BBC Radio 4 - Today, Utoeya survivor: 'Show Breivik humanity' - "Reconsider how we treat our enemies, or those we perceive to be our enemies... our wars on terror, our use of violence and oppression to remain safe seems to fail. We're constantly under threat from various sources. Maybe it's time to reconsider how we deal with that and maybe Norway can be an example in that we treat our prisoners humanely. We treat those who want to damage our society humanely. And by showing that humanity, we show that we're all equally human. Equally valuable in many ways."

BBC Radio 4 - Best of Today, Iain Duncan Smith on Brexit - "There's nothing worse and demeans politics than when another politician jumps up and down and in losing any kind of argument wants to hurl a kind of name like racist at people"

What British Muslims Really Think: Trevor Phillips Says Muslim Views Have A Different 'Centre Of Gravity' - "Phillips, who led the Equality and Human Rights Commission and presented the Channel 4 show What British Muslims Really Think on Wednesday night, said many British Muslims “basically do not want to participate in the way that other people do,” and have different views on gender, sexuality, Jews and terrorism. More than half of Muslims in Britain think homosexuality should be illegal, while 47% believe teachers should not be gay, according to a report from Channel 4 which is the most comprehensive survey of British Muslims ever conducted. The poll found only 34% of British Muslims would tell the police if they thought someone they knew was getting involved with supporters of terrorism in Syria. Phillips warned that fewer than one in five British Muslims is “liberal” according to the survey, and these people are a small minority that is “dwindling”. One in six Muslims would like to live more separately from the rest of the population, which Phillips claims has a direct correlation with sympathy for terrorism... “What we’ve found in talking to Muslims is there is a current of what people would call liberal Muslim opinion, [that] says that actually Muslims need to find a form of Islam that is completely compatible with British life, and so on,” he added. “Those people think of themselves as a very small minority now, within a minority and our survey says that maybe fewer than one in five Muslims belong to that group, and they feel that they are dwindling... He added that his own Afro-Carribean community had “backward” views on homosexuality, but “as a society we’ve been absolutely clear about that, if you have those attitudes you can keep them in your head but you can’t do anything about them. People have lost their jobs, and I myself have prosecuted people of my own background for that reason. “We are more nervous, I think, about Muslims because we feel people will be offended, it’s a large group, but my view is, looking at the results of this survey, which I have to say surprised me, that we have gone beyond the situation where we can say ‘Ok, don’t worry, they’ll come round in time’, because that is not going to happen. We have to make things change now.”"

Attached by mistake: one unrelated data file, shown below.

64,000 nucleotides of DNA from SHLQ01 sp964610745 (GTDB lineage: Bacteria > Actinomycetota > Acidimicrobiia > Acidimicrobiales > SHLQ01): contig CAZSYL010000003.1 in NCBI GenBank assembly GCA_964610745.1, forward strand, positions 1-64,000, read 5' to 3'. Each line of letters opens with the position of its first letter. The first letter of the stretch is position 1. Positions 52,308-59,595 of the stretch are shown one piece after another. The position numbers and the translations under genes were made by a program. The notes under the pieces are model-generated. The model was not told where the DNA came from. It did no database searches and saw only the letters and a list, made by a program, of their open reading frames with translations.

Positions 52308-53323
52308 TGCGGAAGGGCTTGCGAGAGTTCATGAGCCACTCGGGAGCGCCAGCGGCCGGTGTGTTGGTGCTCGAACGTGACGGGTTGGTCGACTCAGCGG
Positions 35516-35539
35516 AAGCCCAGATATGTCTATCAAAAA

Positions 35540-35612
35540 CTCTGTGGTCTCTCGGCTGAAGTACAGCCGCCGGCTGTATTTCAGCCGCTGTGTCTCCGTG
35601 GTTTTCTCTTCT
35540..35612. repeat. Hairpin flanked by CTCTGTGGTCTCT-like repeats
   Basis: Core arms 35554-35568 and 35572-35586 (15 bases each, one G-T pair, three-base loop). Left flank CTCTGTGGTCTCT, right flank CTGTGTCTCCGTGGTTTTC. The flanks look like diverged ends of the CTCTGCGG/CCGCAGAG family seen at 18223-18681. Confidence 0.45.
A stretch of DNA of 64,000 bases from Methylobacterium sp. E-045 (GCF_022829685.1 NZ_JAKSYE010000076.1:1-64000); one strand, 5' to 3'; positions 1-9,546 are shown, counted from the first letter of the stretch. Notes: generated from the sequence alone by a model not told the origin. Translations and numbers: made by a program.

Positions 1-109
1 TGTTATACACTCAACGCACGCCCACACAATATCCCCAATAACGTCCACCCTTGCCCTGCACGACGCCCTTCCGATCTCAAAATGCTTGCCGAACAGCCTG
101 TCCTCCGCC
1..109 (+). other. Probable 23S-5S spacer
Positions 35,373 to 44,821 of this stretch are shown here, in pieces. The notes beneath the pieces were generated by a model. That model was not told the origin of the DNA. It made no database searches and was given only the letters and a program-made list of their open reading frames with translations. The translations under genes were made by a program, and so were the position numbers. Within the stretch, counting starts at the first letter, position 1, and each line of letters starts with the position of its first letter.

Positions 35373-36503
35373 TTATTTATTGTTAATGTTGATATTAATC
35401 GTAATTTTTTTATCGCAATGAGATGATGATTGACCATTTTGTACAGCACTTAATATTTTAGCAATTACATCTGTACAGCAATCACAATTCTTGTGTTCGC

Naturally, people are slamming him. At least they can't claim he has white privilege

Voter ID, Suppression Fail - "if the intent of the new laws really is to suppress minority group voting, it's not likely to work. There has been a lot of academic research recently on the effects of stricter voter ID requirements, and—contrary to Barber's apocalyptic statements—they don't seem to have much of an impact on minority turnout at all... 'the nonphoto ID law has a positive and significant relationship with Latino turnout'"

--- CRITICAL APPROACHES TO LITERATURE --- - "Formalist Criticism
Biographical Criticism
Historical Criticism
Gender Criticism
Psychological Criticism
Sociological Criticism
Mythological Criticism
Reader-Response Criticism
Deconstructionist Criticism"